“Music is the universal language of mankind.” As much as I applaud the optimism that this quote implies due to its belief in the strength of music to improve the human condition, I think it is something we ought to re-evaluate. Music, in the western context that the quote is actually implying, is not a universal language. It cannot be further from being a universal language.
After studying both classical music and indigenous music of the Philippines, I have seen fundamental differences that altogether contradict western music. For hundreds of years western music relied on a bipolar relationship between two pitches, the tonic and the dominant, or the first pitch in a scale and the fifth pitch in a scale. For hundreds of years, musicians drew us in by expressing a tonic contrasting with a dominant relationship, and we were hooked. This relationship lasted roughly until the turn of the 20th century when a large number of advancements dismissed old notions of that tonic dominant relationship, also known as the tonal system. Thus, the era in which we live now is referred to as the post-tonal era. Although the old adages of tonic-dominant relations are strained slightly in the ears of the more contemporary musicians, the tonic dominant relationship remains a fundamental part of what makes western music. This contrast between pitches lies at the heart of all western music.
Right off the bat, Filipino music breaks expectations of what a western ear has for music. I have played and listened to various instruments that don’t use pitch or they use instruments that play pitches between pitches. Free from Greco-Roman origins, there is no concept of tonic-dominant contrast in Filipino indigenous music and likewise many classical compositions. In fact, many concepts that are present in western music: pitch, time, and especially the instruments, don’t flow in a Filipino music system. The fundamental aspect of almost all Filipino music is the concept of a drone, creating an eternally permeating sound through the ages. This system has been in place for roughly 4,000 years and by all accounts doesn’t seem to be stopping neither in Filipino indigenous nor in classical musics.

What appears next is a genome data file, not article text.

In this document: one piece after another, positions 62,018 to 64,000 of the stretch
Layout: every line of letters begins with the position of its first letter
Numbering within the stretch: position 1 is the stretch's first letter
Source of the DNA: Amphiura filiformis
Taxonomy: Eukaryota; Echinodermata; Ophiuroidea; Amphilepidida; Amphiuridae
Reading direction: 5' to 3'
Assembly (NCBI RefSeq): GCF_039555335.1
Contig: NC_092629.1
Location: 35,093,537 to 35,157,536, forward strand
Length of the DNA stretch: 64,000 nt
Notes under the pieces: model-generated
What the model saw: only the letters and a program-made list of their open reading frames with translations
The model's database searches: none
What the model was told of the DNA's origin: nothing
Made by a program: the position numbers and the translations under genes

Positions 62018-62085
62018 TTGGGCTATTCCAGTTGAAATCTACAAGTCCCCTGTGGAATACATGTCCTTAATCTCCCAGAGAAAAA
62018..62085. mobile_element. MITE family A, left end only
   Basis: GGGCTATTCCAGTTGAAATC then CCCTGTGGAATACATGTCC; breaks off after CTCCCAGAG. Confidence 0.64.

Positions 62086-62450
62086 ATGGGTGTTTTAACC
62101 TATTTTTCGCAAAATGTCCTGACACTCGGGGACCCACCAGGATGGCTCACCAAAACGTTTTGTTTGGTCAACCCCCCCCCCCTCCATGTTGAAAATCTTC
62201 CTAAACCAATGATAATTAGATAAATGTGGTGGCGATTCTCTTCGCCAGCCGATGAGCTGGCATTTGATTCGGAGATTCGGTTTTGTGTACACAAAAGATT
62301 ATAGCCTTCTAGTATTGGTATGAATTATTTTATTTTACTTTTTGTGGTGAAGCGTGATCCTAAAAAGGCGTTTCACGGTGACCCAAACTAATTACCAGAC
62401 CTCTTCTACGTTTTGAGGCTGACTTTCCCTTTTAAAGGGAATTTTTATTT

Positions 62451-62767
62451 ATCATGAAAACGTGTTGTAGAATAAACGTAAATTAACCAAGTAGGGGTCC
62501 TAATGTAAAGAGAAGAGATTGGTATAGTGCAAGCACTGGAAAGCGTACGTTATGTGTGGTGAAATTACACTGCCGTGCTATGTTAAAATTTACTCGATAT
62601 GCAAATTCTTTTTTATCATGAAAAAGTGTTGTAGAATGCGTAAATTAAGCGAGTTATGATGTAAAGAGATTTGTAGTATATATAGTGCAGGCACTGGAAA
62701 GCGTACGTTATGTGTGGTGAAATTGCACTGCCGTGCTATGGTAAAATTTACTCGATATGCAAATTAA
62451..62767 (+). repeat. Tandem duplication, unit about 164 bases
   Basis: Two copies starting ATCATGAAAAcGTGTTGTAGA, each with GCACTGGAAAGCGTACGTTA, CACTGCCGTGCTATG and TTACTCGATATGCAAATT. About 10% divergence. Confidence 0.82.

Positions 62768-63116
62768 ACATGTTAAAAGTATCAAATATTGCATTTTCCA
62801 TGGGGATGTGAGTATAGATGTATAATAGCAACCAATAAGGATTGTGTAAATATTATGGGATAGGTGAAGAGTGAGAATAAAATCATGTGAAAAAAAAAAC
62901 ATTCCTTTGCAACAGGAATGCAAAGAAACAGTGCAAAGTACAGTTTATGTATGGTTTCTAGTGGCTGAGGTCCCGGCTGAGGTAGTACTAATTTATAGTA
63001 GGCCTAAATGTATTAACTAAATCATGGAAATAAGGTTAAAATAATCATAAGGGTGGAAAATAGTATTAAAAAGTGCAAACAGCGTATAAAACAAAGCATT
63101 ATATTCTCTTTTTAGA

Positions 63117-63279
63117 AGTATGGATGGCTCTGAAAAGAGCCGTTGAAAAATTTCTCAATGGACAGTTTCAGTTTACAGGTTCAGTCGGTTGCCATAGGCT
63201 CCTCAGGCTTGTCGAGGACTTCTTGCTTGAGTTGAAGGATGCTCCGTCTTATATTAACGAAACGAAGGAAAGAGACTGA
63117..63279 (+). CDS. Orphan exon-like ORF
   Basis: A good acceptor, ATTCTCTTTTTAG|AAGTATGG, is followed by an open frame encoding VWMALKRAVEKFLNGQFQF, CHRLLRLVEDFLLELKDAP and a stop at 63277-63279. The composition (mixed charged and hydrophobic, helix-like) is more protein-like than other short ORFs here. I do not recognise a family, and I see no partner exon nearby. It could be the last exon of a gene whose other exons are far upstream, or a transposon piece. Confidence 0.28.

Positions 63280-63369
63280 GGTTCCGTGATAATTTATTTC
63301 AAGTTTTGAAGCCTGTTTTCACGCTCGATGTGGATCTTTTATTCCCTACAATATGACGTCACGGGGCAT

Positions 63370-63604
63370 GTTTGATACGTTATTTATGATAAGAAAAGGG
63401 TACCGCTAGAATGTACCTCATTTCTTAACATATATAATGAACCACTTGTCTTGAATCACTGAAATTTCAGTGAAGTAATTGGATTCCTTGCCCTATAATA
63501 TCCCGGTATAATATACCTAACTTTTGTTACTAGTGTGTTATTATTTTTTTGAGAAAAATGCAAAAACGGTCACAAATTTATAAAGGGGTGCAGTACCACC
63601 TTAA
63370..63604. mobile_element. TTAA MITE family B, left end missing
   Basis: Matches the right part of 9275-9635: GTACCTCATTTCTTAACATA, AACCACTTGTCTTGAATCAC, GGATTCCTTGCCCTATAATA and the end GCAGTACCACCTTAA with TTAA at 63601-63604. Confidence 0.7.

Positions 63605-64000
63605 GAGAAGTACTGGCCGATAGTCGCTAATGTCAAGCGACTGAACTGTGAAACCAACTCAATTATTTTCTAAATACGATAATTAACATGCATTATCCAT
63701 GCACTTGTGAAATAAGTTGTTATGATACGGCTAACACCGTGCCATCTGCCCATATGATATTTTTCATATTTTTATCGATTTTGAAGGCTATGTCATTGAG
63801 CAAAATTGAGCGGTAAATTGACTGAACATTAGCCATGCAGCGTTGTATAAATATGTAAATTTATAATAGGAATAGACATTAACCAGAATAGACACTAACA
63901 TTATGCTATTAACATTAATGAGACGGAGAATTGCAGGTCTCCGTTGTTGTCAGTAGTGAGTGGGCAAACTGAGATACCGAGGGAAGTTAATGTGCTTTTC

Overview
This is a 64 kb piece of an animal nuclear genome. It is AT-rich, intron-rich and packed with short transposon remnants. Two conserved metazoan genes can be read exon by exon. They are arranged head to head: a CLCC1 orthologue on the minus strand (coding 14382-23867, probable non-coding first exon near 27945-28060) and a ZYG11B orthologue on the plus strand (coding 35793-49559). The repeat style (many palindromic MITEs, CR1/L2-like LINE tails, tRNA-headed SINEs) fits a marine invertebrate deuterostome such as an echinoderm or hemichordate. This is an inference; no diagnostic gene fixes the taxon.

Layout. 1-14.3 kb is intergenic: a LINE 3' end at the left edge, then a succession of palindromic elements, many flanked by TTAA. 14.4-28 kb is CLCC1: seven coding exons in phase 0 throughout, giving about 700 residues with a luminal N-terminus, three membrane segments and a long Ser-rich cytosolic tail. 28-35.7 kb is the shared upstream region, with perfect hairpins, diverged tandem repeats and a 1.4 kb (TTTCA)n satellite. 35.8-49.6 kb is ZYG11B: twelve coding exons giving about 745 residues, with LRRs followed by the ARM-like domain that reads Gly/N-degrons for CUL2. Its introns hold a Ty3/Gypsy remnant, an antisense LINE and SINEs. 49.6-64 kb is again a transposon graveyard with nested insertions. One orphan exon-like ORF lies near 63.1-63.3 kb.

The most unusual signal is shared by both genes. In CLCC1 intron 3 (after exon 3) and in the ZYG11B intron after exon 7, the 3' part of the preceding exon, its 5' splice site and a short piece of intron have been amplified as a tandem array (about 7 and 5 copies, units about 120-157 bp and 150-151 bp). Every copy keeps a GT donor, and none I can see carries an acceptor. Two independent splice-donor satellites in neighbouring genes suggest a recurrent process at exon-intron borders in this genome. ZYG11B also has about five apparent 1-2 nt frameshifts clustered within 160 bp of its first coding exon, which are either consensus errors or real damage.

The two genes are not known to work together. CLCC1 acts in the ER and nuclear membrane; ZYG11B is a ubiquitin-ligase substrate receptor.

Fundamentally, we are looking at musics, plural, not music. Filipino music certainly is not western music. Comparing universality between Filipino music and western music is comparing universality between Mandarin and English, or Swahili and Flemish. Due to the roots being fundamentally different, these are in fact different musics. We live in a world of musics not music. While the musics of the world are used to similar ends or are open to comparison, we cannot afford to make the assumption that we all communicate through music in the same manner, nor do we always view music in the same way.
In fact, it is this notion of musics that makes the Philippines so unique. Recently, I’ve discovered that even more exciting is the notion that the Philippines has many musics as a country on its own. The music of the Northern Kalinga traditions in Ilocos Norte is different from the Southern Mindanaoan gong kulintang, and there are hundreds of musics in between. Musically speaking, the Philippines is its own world, a macroverse of cultures, languages, ethnicities, faiths, and traditions. In spite of this, we can see a commonality in culture between all of the people of the Philippines. The land and the people create one nation united.
Relating my music to the core identities of the Philippines has been emotional in the past few weeks. Typhoon Haiyan crippled the Philippines but the relief effort has been and continues to be gigantic and always growing. I mentioned in a previous post the notion of Kababayan, but I think looking at the music has helped me to understand why the Filipino communities have been so fervent in their efforts to rebuild the destroyed sections of their country and help their neighbors. There is a collective bond between each community in this country that I believe is transcended through the musics. Each musical tradition is like a stain glass tapestry that contributes to the artistry and multicultural identity of the Philippines. The love for the Philippines and its many peoples directly correlates to the love of the many individual musical traditions found all over. It allows them to identify themselves as a Tagalog, a Visayan, a Mindanaoan, but always and forever they say “Ako ay Pilipino” (I am a Filipino).
Paul Fontelo '13